The closest hospitals to the front, that of the Second Corps, were located near the Carpenter House, one mile south-east of the new Sixth Corps hospital at the junction of the Germanna Ford and Chancellorsville plank-roads. About 600 wounded were tended to there, 120 of which were Confederates.
The majority of the roughly 9,000 wounded suffered from gunshots and only around 240 from cannon shot and shell. According to the chief ordnance officer only eleven rounds of ammunition per soldier were used for the entire two-day battle – a testament of the close quarters fighting wrought by this conflict.
On the morning of May 7th, Major General Meade ordered all the wounded sent to Rappahannock Station for transport to Washington. Loaded into trains, wagons and ambulances, they were made as comfortable as possible for their long trip to the general hospitals. However, 960 were left behind in the field hospitals because there was no room to transport them– 660 Union and 90 Confederates in Second Corps hospitals, 200 Union and 4 Confederates in the Fifth Corps hospitals and 100 Union in the Sixth Corps hospitals.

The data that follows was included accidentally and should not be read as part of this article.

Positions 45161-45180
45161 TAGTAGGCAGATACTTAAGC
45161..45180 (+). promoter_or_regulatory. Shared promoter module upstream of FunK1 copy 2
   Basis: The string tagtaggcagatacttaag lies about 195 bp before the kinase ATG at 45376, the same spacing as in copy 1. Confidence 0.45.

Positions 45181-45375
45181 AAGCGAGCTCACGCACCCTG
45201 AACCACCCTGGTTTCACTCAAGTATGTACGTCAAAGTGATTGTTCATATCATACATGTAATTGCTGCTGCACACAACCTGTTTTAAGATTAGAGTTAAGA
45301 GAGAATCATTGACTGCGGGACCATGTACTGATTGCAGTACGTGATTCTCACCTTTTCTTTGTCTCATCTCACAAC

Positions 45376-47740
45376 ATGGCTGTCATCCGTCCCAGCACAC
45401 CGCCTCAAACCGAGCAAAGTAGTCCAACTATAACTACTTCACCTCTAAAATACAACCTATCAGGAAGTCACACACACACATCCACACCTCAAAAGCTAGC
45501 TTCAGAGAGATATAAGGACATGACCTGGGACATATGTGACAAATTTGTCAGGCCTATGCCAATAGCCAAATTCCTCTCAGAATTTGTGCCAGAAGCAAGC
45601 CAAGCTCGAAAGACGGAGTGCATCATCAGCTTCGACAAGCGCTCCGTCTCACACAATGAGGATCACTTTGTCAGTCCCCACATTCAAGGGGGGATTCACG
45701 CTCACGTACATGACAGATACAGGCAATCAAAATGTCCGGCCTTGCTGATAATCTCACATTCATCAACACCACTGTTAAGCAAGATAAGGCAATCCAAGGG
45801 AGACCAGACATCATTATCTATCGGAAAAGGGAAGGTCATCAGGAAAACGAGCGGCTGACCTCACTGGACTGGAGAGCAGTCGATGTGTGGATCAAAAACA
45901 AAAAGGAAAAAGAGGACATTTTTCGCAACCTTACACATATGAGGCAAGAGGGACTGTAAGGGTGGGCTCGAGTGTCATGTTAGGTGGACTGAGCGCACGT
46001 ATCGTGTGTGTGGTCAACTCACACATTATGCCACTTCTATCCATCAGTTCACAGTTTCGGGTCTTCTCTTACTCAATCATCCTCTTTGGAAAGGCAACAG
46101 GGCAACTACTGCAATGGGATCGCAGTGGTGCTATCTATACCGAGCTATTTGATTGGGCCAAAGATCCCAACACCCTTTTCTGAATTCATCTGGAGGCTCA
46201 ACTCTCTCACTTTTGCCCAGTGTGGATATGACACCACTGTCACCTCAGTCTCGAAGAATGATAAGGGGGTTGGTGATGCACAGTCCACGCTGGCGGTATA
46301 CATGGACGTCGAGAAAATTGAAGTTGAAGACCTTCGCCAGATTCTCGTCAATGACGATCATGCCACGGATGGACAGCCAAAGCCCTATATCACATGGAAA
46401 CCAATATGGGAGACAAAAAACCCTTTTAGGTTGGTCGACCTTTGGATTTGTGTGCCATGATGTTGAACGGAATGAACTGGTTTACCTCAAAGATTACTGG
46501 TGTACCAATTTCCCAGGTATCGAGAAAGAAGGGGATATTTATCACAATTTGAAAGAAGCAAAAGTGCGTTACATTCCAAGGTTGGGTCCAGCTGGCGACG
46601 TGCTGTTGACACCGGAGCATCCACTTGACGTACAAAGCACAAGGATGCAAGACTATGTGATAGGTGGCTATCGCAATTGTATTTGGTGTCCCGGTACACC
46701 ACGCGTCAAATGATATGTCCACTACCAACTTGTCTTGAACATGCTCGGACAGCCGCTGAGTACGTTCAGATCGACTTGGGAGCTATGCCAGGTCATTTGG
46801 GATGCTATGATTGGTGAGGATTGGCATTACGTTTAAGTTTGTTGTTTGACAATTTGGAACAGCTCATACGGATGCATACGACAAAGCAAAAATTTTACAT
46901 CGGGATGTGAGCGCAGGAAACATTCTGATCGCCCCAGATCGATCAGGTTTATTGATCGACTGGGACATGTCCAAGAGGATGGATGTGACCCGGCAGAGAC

Tents, attendants, medicines, stores, dressings, and rations were also left behind. On May 8th, Meade changed the destination to Fredericksburg due to the changing course of the army, and the whole city was quickly converted into a hospital for wounded Union soldiers. Over the next two weeks, the army retrieved the wounded from the battlefield and conveyed them to Washington, while those left in the care of the Confederates were slowly extracted. The last forty-five were retrieved on June 8, 1864.